Across a block-square park sits the new Cedar Rapids Public Library. The desk person at the museum pointed out that the library was built after the Flood of 2008, which wiped out sections of Cedar Rapids along the Cedar River. The flood would become a point of reference for this entire portion of this road trip by practically everyone I talked to in Cedar Rapids.

When the Cedar River crested on June 13 of 2008, it rose to a level of 31.12 feet – a record for the area. The damage was extensive affecting 14 percent of the city, displacing 18,000 people, and destroying over 5,300 homes and 310 city facilities.

On the first evening in Cedar Rapids, I was joined by a local couple, Matt and Rob, for dinner at the hotel. We talked about Cedar Rapids and how it was before the Flood of 2008 and how it has emerged from it.

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Afterward, my guides drove me through town to get a good overview to make sure I found my way to where I needed to be. The city is easy to get around, which helps to not worry why certain streets are called Northeast and Southeast even if they were, well, north or east or south. That is why we have navigation systems in our vehicles and smartphones these days.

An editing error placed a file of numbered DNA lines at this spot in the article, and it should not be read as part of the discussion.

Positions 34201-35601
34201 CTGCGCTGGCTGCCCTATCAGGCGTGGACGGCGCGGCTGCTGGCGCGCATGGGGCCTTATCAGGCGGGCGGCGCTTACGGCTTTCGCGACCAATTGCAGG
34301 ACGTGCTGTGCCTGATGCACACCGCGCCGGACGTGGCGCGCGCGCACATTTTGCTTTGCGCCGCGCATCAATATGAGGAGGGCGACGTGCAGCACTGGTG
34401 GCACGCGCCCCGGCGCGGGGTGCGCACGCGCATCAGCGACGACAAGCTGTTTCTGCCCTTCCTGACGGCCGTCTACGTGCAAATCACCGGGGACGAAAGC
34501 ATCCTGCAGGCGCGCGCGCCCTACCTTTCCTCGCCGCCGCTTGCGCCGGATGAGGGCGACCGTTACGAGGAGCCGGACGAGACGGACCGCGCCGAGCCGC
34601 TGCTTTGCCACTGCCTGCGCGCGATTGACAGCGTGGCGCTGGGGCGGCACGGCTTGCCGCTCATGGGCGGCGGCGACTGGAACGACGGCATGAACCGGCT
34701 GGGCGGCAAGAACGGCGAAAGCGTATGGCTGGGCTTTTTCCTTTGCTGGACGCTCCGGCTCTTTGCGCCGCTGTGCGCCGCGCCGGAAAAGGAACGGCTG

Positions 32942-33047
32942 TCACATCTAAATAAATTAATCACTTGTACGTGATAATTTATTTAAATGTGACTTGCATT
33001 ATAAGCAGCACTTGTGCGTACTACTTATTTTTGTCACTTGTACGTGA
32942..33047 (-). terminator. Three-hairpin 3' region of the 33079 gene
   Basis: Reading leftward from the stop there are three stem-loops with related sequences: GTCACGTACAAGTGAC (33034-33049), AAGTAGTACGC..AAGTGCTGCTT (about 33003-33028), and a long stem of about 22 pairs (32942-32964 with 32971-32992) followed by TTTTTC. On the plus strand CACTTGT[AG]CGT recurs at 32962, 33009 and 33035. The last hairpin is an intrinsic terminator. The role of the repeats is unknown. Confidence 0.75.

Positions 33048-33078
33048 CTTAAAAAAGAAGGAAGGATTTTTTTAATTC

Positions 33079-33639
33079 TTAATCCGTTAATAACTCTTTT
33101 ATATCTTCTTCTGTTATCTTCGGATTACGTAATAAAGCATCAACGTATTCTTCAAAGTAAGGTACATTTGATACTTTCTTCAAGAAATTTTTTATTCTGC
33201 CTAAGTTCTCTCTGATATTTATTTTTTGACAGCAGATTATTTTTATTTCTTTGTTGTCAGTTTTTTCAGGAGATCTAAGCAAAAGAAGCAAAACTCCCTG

A decent night's sleep dawned a new day. This one was going to be a hectic one, with the itinerary having me take a deep dive into Cedar Rapids itself.

In the 11 years after the flood, the city has transformed itself in places where the river caused the most damage. An entirely new neighborhood was created from this disaster – New Bohemia.

The neighborhood commonly known as NewBo, along with parts of the Czech Village and downtown, rose from the flood with a brand new purpose. Once a working class neighborhood, NewBo is now the hip and cool center of Cedar Rapids. While there were some of the old neighborhood found on its side of the Cedar River, everything else is new – housing, businesses, restaurants, and the people now living and working in the neighborhood.

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This was my starting point. A hearty and great breakfast at Brewhemia kickstarted my immersion into NewBo. I was also pointed towards exploring the neighborhood's hip and cool shops along 3rd Street SE. Of interest is actually a regional chain of t-shirt and gift stores called Raygun. In the heart of NewBo is an oasis of comedic delights that make fun of Iowa, as the joke is on Iowans who understand the joke(s). They are also topical – read: political. If you're a liberal and/or a card-carrying Democrat, they have a t-shirt or a gift for you. And, let's not forget about the LGBT folks and sports fans!